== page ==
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This book presents revealing reflections on historical, socio-political, and legal aspects, as well as their contexts, in Argentina, Bolivia, Colombia, Costa Rica, Ecuador, Mexico, and Peru. Further, it includes theoretical and empirical analyses that identify the connections between religion and politics that characterize Latin American countries in general.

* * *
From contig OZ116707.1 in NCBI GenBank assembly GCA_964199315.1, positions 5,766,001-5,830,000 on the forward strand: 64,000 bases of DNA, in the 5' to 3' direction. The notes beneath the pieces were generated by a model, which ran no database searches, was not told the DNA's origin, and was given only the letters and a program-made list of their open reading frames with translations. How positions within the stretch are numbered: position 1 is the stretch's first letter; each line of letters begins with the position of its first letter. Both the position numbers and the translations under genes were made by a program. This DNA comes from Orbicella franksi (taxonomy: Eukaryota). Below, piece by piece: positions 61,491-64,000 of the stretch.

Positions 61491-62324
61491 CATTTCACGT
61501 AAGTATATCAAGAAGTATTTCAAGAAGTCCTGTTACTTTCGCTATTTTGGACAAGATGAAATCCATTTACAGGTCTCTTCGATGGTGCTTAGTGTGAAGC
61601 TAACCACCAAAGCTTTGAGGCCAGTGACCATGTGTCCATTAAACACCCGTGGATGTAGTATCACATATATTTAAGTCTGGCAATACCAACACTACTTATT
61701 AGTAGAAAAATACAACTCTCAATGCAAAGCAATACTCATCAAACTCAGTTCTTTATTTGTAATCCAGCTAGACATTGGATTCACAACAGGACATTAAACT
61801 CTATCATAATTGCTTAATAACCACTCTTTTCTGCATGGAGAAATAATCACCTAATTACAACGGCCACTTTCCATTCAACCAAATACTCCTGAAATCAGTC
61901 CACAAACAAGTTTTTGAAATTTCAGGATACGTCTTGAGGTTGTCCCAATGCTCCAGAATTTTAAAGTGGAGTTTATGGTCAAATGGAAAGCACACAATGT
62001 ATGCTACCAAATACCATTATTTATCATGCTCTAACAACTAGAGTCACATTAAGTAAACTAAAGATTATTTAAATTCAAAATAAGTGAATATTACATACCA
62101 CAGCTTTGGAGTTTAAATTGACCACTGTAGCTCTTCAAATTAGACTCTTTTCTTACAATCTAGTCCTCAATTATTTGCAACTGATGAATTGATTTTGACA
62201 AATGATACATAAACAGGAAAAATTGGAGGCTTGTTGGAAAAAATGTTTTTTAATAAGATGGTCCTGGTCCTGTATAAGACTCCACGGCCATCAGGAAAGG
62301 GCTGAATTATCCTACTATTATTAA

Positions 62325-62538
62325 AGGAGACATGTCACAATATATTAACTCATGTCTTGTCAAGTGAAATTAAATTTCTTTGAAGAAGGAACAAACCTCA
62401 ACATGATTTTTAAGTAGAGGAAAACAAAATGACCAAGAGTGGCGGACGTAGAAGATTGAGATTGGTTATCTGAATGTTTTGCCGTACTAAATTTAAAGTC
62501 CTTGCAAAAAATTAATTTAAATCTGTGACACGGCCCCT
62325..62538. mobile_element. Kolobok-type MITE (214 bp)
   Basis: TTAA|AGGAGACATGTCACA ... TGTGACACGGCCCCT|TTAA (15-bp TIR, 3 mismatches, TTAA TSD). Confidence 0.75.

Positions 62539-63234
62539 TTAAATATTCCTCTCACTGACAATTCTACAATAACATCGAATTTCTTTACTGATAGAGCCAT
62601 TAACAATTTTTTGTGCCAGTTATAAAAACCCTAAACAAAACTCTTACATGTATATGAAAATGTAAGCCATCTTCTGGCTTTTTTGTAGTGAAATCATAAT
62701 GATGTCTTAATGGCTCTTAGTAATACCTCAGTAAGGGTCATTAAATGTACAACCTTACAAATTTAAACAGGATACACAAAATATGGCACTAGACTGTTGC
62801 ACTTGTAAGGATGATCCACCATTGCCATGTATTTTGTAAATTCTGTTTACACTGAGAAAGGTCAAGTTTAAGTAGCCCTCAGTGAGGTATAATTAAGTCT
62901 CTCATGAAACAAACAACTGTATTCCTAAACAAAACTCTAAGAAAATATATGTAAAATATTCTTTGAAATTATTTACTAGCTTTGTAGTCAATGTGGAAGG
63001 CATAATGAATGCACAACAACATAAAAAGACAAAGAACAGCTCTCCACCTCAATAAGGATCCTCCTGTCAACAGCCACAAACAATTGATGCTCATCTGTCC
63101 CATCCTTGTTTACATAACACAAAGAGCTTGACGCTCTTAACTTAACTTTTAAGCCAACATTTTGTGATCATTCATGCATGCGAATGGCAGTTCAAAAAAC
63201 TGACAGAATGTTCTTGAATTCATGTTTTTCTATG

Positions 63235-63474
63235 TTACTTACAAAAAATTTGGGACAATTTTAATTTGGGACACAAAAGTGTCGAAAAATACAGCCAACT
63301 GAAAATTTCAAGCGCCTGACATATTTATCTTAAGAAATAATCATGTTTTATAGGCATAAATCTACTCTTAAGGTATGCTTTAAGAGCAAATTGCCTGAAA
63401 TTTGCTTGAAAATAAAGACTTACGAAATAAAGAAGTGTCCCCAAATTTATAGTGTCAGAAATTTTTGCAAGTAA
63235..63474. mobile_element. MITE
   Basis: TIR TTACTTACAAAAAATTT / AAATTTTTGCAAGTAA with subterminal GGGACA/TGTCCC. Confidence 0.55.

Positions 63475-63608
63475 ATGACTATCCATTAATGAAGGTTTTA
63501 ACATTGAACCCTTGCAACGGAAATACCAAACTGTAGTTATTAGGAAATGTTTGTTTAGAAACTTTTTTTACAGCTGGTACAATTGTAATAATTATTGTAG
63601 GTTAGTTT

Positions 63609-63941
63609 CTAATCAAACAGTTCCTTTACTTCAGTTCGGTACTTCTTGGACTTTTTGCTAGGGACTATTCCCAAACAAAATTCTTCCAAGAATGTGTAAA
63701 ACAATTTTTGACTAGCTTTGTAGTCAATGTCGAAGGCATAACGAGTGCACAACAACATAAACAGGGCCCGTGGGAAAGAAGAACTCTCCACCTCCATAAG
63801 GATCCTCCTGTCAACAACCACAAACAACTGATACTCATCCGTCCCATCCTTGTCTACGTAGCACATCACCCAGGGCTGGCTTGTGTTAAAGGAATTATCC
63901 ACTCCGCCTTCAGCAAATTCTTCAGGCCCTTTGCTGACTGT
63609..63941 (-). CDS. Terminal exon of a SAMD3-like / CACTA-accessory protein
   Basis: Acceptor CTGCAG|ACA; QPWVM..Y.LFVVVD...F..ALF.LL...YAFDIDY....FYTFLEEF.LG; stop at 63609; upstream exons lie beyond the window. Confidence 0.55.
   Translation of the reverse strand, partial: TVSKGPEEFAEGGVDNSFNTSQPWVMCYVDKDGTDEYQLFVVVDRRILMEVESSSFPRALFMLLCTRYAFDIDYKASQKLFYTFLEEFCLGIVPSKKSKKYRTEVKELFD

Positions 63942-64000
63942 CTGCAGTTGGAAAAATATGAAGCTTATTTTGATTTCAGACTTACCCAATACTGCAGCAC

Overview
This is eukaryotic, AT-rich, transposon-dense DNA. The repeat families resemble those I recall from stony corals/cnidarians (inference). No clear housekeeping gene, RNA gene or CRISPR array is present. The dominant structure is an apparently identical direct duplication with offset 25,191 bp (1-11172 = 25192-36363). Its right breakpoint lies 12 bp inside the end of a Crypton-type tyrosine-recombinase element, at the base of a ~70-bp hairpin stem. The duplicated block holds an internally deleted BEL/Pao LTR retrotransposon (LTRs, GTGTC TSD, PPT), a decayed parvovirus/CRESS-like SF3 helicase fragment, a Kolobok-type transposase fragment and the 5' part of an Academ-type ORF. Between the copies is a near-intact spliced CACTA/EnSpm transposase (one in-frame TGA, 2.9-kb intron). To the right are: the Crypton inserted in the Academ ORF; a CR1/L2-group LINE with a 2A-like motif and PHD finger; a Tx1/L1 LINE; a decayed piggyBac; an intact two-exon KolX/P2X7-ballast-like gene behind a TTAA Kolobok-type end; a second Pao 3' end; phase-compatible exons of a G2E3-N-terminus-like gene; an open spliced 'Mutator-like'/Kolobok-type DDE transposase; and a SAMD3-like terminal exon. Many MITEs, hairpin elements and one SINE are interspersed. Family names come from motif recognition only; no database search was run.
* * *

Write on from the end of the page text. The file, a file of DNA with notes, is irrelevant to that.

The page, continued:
The individual chapters are based on a dialogue between regional and international approaches, renewing them and taking them to their limits by incorporating the Latin American experience. The book reflects the current intensification of research on religion in Latin America, the resulting reassessment of previous approaches, and the strengthening of empirical studies. It provides vital insight into the ways in which politics regulates the religious sphere, as well as how religion modulates and intervenes in politics in Latin America. In doing so it builds a bridge between the findings of researchers in the region on the one hand and the English-speaking academic public on the other, contributing to a dialogue that enriches comparative perspectives.